To me, however, that was the real story, and it's a broader one than the quest for Aribert Heim, which is really a familiar one to anyone who has read about Eichmann, or about Simon Wiesenthal's work, or has dipped into "Hanns and Rudolf" by Thomas Harding, the tale of the Jewish soldier who hunted down and helped to capture Rudolf Hoss (of Auschwitz). What happens when family and personal loyalties conflict with something that happened before your birth; when you can't agree with the conclusions that prosecutors have reached about the character of the person that you believe you know better than they do? There is enough uncertainty in some of the Mauthausen survivors' testimonies (they weren't there at the same time Heim was, in some cases, or didn't witness events) that this would make for a very interesting topic for a book. Among the children and grandchildren of Nazi war criminals, there are those who cling to the (to me) inconceivable belief that their fathers or grandfathers were somehow good people. Others have gone to great lengths to reject the family legacy. That was the part of this book that intrigued me the most, even though the authors never really analyze how or why family members behave as they do.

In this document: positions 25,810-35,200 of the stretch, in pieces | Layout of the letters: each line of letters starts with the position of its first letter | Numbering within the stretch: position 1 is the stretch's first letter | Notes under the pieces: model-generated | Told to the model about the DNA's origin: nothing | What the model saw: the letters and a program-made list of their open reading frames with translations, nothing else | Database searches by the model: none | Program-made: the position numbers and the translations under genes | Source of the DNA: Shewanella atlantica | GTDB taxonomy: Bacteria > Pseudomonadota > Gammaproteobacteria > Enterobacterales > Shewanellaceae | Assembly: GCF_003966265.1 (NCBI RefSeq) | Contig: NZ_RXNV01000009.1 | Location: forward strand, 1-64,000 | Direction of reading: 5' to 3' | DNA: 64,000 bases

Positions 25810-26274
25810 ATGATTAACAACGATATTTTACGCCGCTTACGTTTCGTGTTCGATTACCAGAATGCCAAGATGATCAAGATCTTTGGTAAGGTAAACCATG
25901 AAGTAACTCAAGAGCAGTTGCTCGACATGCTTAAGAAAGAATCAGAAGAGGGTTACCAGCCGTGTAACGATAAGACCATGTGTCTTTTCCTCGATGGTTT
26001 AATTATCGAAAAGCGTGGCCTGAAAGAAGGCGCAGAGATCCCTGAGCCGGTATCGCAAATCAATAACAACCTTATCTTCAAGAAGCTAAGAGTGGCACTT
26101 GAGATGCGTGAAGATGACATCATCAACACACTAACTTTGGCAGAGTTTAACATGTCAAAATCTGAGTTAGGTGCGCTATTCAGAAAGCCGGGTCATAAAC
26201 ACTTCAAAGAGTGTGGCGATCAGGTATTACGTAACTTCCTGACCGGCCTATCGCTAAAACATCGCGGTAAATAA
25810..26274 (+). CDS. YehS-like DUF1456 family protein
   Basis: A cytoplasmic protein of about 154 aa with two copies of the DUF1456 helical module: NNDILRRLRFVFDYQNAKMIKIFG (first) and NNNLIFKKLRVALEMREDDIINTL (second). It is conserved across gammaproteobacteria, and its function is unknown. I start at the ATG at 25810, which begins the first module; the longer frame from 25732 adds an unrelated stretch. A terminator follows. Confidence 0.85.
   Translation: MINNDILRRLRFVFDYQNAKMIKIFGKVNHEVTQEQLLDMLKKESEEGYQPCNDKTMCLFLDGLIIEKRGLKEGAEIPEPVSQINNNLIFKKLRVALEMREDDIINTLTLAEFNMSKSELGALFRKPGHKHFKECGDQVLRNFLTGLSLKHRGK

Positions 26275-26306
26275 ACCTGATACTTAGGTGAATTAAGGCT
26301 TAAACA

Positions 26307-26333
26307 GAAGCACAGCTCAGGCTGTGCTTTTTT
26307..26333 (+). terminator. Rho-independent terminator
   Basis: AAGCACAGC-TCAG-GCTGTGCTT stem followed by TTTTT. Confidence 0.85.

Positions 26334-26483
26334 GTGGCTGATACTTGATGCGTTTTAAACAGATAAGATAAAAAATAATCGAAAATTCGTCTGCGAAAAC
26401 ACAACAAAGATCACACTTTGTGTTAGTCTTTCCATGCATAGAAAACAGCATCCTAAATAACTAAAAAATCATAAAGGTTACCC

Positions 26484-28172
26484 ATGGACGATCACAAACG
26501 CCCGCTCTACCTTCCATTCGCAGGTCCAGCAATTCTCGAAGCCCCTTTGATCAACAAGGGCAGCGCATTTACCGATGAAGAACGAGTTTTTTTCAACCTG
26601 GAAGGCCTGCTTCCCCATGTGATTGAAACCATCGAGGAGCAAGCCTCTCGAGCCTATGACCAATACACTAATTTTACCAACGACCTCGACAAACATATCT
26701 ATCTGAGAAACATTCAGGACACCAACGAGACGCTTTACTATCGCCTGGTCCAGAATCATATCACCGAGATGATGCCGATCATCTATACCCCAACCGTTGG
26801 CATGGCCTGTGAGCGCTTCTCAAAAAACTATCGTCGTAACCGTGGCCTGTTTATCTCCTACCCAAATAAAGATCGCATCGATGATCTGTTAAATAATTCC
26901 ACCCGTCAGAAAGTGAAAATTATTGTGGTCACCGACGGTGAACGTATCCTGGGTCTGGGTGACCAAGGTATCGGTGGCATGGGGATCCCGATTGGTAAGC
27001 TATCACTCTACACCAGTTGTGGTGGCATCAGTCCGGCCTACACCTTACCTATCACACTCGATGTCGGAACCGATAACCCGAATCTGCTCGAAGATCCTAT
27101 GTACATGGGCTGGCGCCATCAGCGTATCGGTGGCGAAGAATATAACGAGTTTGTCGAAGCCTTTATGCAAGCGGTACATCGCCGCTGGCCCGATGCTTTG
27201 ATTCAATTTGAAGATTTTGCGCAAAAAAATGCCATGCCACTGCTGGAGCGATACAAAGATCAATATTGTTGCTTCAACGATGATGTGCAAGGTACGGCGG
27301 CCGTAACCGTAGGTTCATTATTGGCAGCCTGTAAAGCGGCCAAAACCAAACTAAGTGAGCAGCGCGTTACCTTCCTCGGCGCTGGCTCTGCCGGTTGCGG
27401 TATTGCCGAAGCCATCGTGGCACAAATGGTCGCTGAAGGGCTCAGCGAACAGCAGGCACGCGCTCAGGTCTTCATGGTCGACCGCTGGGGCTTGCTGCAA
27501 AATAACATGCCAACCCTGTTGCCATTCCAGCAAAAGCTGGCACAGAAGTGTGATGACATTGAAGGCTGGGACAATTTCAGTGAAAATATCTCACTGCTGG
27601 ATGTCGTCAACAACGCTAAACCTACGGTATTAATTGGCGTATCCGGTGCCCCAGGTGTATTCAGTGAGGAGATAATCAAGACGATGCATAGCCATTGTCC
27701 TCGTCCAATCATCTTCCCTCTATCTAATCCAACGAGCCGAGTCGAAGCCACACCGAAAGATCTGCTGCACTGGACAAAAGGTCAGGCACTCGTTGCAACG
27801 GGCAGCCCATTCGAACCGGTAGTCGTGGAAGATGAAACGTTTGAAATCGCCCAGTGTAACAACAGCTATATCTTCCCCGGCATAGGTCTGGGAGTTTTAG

The end result was a book that was somewhat interesting but that, having read the initial New York Times articles, added little to my knowledge or understanding of the story in either a specific or general manner. That's not to detract from its merits -- it is well researched, well written -- but I think it's reasonable to expect more than a rehashed version of a lot of content that is already well known, including the story of Aribert Heim himself, already revealed by the Times by the authors.
Most recent customer reviews
Well written & easy to read. If you enjoy the topic, it's a good choice for you.